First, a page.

Supplementation of combined mannan oligosaccharide and β-glucan immunostimulants improves immunological responses and enhances resistance of Pacific Whiteleg Shrimp, Penaeus vannamei, against Vibrio parahaemolyticus infection

Document Type: Short communication

Authors

Institute of Aquaculture, College of Fisheries and Ocean Sciences University of the Philippines Visayas, Miag-ao, Iloilo, Philippines

10.22034/iar.2020.1903079.1060

Abstract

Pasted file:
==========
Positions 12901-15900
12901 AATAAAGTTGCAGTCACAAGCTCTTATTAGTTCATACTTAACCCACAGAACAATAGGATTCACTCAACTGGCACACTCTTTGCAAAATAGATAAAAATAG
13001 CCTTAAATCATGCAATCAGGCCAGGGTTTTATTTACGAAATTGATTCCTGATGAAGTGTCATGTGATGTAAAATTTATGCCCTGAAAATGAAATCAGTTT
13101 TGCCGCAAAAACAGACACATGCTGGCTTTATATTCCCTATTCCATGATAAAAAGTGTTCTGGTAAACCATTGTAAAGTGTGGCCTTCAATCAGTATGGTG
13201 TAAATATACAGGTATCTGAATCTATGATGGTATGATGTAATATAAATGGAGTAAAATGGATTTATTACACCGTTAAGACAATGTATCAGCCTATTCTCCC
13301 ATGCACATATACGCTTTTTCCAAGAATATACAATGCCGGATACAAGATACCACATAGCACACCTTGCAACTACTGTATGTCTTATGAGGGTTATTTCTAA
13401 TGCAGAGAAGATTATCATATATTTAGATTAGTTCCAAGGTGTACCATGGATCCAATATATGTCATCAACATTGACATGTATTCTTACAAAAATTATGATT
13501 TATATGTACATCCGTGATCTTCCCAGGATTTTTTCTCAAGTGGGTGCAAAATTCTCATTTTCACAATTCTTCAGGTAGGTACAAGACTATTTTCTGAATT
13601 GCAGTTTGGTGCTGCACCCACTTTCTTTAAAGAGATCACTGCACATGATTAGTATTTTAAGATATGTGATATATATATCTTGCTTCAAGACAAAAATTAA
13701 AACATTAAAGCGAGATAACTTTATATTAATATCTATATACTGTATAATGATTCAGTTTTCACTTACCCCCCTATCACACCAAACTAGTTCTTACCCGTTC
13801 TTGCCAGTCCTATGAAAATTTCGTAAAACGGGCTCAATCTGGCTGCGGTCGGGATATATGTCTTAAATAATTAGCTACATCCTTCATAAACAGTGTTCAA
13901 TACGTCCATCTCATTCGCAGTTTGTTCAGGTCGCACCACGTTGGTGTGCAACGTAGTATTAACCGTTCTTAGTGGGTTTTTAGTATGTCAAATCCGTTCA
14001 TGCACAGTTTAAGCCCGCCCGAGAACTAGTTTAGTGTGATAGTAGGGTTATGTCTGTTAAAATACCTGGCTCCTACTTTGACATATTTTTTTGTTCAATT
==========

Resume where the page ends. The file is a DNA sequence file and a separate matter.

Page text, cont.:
A feeding trial was conducted to evaluate the combined effects of mannan oligosaccharide ( MOS) + β-glucan (BZT® PRE-GE) supplementation administered at different frequencies on the immune responses and resistance of Penaeus vannamei against Vibrio parahaemolyticus, the causative agent of Early Mortality Syndrome (EMS) disease. Four experimental treatments were run with shrimps fed with a control basal diet (TCo), fed daily with diet containing 0.2 % MOS+ β-glucan (Td), fed every 3 days with diet containing 0.2 % MOS+ β-glucan (Td3) and fed every 7 days (Td7) with diet containing 0.2 % MOS+ β-glucan. Following the 30-day feeding trial, shrimp immunological responses were quantified. Infection challenge test was also conducted to evaluate the influence of the treatments on the resistance of P. vannamei against V. parahaemolyticus infection. Results indicate that the immunostimulant application frequency did not affect shrimp survival and overall growth performance. Immunostimulant application every 3 days was found optimum to enhance the immunological responses including total hemocyte count, prophenol oxidase and serum antibacterial activities. Moreover, significant improvement in survival following the infection challenge with V. parahaemolyticus was observed in treatment fed with the immunostimulant every 3 days. Overall these findings suggest that 0.2 % MOS+ β-glucan supplementation applied every 3 days could enhance the immune responses and improve the resistance of P. vannamei against Vibrio parahaemolyticus infection. Administration of 0.2 % MOS+ β-glucan once every 3 days could be a practical immunoprophylactic strategy to manage and prevent outbreaks of mass mortalities caused by V. parahaemolyticus infection in P. vannamei farming.

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